That’s it in a nutshell. Oh yes, I do this because I am a child of the time and am obsessed with digital media and tools.

MICHAEL: I love plexiglass. What makes it such a good material for you?

KARL: Plexiglass does not shatter like glass and it is often preferred because of its moderate properties, easy handling and processing and low cost. I prefer plexiglass because I have easy access to ordering the exact sizes and thickness of the material. The color fastness and printing quality on plexiglass is excellent and it is a great conductor of light. It is also easy to engrave images on and then catch some light reflection in the preferred way. It is also environmentally friendly and 100% recyclable.

MICHAEL: I love the way that you create somewhat abstract form and shapes with such vivid color. Those pieces are very hip and contemporary. What's the inspiration behind those works? What are you thinking while you're creating them?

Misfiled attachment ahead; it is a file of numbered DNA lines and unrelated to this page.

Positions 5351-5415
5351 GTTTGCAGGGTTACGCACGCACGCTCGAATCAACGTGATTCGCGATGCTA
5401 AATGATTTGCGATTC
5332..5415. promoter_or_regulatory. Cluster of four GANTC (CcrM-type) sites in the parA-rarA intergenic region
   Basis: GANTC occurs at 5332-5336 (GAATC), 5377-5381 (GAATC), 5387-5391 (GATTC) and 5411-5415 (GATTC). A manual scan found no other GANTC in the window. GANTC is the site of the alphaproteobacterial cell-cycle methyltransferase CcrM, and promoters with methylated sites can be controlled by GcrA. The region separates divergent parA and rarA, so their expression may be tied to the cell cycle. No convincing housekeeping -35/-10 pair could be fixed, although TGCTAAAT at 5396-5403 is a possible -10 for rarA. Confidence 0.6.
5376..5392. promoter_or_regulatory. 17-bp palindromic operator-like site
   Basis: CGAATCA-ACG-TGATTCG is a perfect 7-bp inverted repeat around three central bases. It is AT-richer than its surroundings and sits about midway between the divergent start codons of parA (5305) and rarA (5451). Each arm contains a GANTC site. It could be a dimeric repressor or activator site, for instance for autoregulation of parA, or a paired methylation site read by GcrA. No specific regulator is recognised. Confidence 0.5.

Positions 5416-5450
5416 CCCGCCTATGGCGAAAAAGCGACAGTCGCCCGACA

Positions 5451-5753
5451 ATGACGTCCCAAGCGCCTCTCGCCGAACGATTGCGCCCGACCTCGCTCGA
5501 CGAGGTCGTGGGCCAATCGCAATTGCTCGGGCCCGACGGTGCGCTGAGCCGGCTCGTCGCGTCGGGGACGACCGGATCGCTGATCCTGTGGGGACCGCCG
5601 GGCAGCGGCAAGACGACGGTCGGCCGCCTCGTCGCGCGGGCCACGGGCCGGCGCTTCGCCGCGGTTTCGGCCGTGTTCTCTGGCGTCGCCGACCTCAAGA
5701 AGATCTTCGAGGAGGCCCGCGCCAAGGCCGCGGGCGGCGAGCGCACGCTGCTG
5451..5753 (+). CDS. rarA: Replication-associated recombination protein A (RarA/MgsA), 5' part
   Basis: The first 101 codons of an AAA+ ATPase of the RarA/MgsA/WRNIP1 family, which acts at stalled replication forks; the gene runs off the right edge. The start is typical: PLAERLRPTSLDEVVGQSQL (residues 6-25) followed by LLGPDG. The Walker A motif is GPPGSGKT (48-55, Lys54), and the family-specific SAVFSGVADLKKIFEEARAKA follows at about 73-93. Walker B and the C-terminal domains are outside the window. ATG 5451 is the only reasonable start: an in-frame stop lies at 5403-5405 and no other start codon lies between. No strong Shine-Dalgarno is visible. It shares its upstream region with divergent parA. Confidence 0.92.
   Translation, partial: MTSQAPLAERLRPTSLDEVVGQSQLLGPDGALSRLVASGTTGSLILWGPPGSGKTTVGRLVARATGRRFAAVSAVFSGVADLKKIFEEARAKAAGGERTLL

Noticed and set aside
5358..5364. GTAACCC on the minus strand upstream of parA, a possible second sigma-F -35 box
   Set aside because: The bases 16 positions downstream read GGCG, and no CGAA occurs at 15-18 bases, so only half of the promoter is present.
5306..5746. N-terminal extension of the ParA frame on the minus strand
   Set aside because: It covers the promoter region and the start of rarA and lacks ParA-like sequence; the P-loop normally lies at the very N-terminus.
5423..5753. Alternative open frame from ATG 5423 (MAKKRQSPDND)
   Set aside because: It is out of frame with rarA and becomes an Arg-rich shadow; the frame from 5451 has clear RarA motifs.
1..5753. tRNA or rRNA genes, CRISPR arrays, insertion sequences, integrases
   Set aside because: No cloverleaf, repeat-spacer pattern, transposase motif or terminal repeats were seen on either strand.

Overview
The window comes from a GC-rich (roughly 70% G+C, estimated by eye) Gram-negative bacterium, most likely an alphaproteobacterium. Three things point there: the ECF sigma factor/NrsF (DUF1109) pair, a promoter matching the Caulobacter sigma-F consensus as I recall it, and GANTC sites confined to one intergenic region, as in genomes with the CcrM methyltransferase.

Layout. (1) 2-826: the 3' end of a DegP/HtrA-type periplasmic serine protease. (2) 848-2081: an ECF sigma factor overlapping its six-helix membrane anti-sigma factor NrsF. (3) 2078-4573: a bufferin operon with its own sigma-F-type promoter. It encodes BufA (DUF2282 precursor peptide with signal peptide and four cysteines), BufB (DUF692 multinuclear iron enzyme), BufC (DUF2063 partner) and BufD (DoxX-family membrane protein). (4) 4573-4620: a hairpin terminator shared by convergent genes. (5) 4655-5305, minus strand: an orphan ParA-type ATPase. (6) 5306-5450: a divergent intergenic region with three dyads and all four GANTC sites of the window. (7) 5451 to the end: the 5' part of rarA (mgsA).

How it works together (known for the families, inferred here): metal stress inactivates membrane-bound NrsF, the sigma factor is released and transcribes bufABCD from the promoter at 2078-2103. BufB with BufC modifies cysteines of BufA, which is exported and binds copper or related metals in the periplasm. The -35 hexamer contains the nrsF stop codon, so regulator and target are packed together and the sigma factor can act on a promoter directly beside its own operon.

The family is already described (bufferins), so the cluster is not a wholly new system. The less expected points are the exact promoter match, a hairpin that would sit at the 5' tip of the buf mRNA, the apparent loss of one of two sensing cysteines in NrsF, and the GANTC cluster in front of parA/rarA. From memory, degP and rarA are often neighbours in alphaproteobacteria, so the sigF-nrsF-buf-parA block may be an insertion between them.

KARL: I have always in a way been inspired by the abstract expressionists like Pollock, Masson and Ernst and with a keen interest in Surrealism as well. I tend to sometimes gravitate toward some post-abstract expressionism and pre-surrealist interpretations of my environment (Miro is a great example of this period) It’s less intellectual and more spontaneous. I call this series “Beyond Borders.” In the current context, I have fun with freehand, linear drawings in layers with enough transparency to communicate with the corresponding layer. Given my working with plexiglass, some of these layers appear on the front of 10mm plexi and some on the back thereof, giving it transparency and depth or dimension. Borders or boundaries are getting "fused together" although retaining its individuality. It relates to the experience of freedom to express.